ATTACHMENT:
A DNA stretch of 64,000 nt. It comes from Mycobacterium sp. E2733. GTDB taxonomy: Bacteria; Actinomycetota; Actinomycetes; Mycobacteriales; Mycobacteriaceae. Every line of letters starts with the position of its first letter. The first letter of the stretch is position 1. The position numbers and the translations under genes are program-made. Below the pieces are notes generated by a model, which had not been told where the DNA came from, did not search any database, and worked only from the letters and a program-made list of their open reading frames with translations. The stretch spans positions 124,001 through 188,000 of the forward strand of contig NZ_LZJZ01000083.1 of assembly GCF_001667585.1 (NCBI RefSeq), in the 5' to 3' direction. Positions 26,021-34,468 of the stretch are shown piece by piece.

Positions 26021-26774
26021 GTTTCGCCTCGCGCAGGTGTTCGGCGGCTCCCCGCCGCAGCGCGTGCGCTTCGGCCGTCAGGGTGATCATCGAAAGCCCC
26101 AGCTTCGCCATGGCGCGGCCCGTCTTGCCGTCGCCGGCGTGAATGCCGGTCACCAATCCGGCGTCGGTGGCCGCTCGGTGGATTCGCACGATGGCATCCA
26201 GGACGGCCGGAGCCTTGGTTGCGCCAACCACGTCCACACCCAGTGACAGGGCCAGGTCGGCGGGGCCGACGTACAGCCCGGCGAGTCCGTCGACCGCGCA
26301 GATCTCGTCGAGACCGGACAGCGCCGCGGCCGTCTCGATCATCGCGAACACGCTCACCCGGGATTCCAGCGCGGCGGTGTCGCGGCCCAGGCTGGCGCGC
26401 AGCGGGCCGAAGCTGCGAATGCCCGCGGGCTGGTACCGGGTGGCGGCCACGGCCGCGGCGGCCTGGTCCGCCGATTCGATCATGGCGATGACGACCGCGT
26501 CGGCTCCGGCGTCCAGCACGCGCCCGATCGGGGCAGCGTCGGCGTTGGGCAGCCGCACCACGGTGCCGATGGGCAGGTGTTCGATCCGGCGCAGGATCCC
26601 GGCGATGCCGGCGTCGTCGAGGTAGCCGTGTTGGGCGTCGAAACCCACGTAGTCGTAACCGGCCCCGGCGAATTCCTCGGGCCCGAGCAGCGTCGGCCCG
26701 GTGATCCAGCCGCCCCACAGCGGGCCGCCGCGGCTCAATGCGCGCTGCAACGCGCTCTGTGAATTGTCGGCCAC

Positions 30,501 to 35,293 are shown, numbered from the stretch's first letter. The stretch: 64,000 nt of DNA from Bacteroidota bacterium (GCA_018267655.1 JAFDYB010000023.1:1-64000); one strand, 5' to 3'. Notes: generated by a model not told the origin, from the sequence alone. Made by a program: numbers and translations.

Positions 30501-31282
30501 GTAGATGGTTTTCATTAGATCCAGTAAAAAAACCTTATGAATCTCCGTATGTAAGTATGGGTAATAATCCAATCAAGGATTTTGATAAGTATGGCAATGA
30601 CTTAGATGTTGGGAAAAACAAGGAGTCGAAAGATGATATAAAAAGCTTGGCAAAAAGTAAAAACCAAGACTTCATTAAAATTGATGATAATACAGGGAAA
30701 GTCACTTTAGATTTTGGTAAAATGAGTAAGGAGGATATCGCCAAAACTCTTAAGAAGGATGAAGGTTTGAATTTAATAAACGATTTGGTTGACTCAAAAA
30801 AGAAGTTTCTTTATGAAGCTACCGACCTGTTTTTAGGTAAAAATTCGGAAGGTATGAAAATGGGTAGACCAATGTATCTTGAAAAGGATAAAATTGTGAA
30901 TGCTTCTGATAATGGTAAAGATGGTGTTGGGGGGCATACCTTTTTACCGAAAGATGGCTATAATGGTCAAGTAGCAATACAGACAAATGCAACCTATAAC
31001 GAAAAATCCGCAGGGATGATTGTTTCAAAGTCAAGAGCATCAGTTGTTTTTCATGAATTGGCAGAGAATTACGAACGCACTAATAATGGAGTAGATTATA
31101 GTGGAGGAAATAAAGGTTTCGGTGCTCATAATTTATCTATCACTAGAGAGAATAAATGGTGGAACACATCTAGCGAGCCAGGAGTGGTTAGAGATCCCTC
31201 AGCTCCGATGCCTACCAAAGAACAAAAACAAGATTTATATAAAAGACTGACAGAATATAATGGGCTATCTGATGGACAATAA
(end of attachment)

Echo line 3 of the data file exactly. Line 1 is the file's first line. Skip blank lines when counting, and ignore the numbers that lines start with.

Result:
26021 GTTTCGCCTCGCGCAGGTGTTCGGCGGCTCCCCGCCGCAGCGCGTGCGCTTCGGCCGTCAGGGTGATCATCGAAAGCCCC